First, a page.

As students sharpen their pencils for another school year, more families are relying on food banks to fill not only their children's lunch boxes, but their backpacks as well.

Low-income families struggling to pay for rent and food are finding it difficult to manage the extra expense of the new school supplies that every returning student craves, says Katharine Schmidt, executive director at Food Banks Canada.

"Even $10 or $15 (in savings) can make a significant difference to those who are struggling with limited incomes."

About half of the 700,000 families who use food banks have school-age children, Schmidt says.

In the York region north of Toronto, food banks are quickly running out of school supplies. They had planned to hand over 530 school bags this year, but with two weeks left to go before classes begin, they have already given out 519.

"The use of food banks has gone up and now the demand for backpacks is growing," says York Region Food Network executive director Joan Stonehocker.

The region has almost one million residents, and 13 per cent of them fall below the poverty line, but food banks didn't expect the high demand for school supplies this year.

"I don't know what we are going to do in the next weeks," says Stonehocker.

In Montreal, NDG Food Bank executive director Fiona Keats has been seeing more newcomers from Latin America looking for help.

"We are seeing more families having to choose between buying food and getting school supplies," she says. "It's such a high cost to set your kids up for school."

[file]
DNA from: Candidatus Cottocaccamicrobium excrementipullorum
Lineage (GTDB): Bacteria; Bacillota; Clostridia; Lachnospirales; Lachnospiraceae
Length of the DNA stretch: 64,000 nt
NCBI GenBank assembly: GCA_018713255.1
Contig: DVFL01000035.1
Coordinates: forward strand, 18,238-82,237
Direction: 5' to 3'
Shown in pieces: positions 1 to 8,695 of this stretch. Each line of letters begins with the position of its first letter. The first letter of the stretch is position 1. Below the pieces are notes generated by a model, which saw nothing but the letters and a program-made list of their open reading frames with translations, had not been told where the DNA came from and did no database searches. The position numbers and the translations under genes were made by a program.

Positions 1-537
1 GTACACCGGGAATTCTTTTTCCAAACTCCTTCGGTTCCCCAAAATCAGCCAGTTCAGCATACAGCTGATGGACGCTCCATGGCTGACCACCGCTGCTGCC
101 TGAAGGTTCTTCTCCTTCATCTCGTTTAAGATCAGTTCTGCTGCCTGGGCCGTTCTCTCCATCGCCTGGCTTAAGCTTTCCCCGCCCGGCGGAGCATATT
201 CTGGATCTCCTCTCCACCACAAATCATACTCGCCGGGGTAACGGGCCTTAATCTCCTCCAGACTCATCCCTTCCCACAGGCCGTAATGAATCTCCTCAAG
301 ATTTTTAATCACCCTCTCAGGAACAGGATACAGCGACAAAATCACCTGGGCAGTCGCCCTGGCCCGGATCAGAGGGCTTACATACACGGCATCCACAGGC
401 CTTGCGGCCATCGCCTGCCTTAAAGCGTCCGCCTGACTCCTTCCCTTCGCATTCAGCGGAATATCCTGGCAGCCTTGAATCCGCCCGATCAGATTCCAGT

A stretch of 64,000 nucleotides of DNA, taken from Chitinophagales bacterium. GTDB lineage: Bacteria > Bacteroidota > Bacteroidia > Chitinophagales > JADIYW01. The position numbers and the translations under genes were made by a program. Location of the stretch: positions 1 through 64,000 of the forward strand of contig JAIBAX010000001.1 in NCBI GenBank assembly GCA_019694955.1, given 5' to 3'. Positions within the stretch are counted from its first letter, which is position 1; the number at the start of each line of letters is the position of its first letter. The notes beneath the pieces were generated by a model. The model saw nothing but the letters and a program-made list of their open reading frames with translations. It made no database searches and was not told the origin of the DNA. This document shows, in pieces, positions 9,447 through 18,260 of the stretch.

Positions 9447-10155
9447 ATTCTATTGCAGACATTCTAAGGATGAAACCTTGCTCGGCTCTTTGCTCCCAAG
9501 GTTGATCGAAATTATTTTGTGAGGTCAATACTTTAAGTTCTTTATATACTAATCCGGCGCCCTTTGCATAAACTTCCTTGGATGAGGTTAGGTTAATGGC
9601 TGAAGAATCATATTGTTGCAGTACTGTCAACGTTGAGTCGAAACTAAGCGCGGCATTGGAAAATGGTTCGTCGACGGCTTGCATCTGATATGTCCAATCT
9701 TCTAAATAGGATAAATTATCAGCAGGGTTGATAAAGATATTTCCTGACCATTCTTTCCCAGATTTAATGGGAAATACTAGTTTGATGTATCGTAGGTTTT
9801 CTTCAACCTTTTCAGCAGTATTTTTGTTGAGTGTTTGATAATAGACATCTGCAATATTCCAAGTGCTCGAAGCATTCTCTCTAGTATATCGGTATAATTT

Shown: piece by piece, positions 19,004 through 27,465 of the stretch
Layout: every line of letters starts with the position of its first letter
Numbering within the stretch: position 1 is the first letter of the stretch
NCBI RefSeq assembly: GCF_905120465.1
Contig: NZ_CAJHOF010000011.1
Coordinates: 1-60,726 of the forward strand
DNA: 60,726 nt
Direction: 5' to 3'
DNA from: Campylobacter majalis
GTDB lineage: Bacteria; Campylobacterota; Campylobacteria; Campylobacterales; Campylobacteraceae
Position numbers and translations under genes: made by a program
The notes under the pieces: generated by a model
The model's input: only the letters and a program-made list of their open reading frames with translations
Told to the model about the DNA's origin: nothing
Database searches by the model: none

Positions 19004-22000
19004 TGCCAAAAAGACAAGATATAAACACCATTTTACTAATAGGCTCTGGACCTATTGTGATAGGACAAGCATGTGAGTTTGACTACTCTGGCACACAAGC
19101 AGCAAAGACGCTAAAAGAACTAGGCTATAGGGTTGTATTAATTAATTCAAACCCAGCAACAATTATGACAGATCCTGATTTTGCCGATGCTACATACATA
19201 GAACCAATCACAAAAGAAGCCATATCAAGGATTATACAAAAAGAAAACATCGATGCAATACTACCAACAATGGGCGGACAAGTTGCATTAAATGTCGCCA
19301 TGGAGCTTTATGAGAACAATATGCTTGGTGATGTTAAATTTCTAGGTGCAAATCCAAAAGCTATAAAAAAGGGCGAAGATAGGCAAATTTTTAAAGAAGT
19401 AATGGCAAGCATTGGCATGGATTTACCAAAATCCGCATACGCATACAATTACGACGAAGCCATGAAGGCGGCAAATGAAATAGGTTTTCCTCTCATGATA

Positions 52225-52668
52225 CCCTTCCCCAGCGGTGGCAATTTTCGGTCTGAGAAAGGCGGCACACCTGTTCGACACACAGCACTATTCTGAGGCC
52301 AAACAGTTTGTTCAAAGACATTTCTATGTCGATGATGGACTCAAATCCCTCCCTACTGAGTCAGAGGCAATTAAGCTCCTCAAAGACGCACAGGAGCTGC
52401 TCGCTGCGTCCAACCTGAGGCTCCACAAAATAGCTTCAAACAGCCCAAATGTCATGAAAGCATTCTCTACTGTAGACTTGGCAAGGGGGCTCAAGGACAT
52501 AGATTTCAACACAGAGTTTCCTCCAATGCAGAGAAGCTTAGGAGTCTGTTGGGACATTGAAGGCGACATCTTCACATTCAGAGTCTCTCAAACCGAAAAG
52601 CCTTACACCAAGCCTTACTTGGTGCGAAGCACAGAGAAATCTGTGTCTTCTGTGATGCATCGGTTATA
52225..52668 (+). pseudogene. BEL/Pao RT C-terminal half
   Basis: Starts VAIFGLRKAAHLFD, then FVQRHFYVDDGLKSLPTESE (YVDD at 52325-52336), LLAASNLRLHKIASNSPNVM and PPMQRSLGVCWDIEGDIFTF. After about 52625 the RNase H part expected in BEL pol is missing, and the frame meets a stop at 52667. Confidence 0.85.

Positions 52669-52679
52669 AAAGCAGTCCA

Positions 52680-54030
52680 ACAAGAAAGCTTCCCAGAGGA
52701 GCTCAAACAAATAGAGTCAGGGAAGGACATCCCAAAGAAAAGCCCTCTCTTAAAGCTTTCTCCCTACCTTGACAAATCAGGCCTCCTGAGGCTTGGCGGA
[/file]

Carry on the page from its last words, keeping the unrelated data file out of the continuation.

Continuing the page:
School supplies can cost up to $100 per student, she says. That's on top of other fees that schools charge at the start of the year.

Parents on welfare can ask provincial governments for extra money when their children go back to school. In Alberta, for example, low-income parents can claim between $50 and $175 per child, depending on their grade, says Janice Schroeder, with Alberta Employment.

The Salvation Army is carrying out a campaign across the country to collect hundreds of backpacks full of supplies before the end of this month. The charity is asking for donations of non-toxic markers, notebooks, geometry sets, dictionaries, pencils, erasers, pencil cases, highlighters and glue sticks.

"A lot of families with school children are new clients," says Pam Goodyear, spokeswoman with the Salvation Army in Calgary. "The increase of clients, depending on the province, goes between five to 30 per cent."

Volunteers at the food bank in Oromocto, N.B., are trying to collect sets of Crayola pencils because many teachers ask that their students use that brand specifically.

"Kids should be allowed to bring to school what their parents can afford, without being penalized or looking down," says food bank co-ordinator Bernice MacKinnon.

Toronto elementary school teacher Emilia Merlo says low-quality pencils tend to break more easily and that's why teachers recommend a specific brand.

Pressure to have the best products also comes from classmates.

"We see students competing a lot between them to follow the last trend," Merlo says. Susan Brown, the mother of an eight-year-old girl in Vancouver, says schools create problems when they stop buying bulk materials and ask students to bring their own.

"I've seen children get really stressed."

Parents can save money by purchasing school supplies throughout the year as needed, rather than buying everything up front and ending up with a lot of supplies their children don't need, says Helen Ward, president of the parents association Kids First.

The group has been asking the federal government to regulate advertising targeting children.

"When back-to-school flyers come to your door, throw them out," Ward says. "I would encourage parents to basically ignore what the school is asking them to buy."

Ward says kids are getting more pressure from corporations and from their own peers to have new outfits and expensive electronic equipment, such as computers and iPods.

"Try to inculcate in your children family values and keep them away from corporate values."

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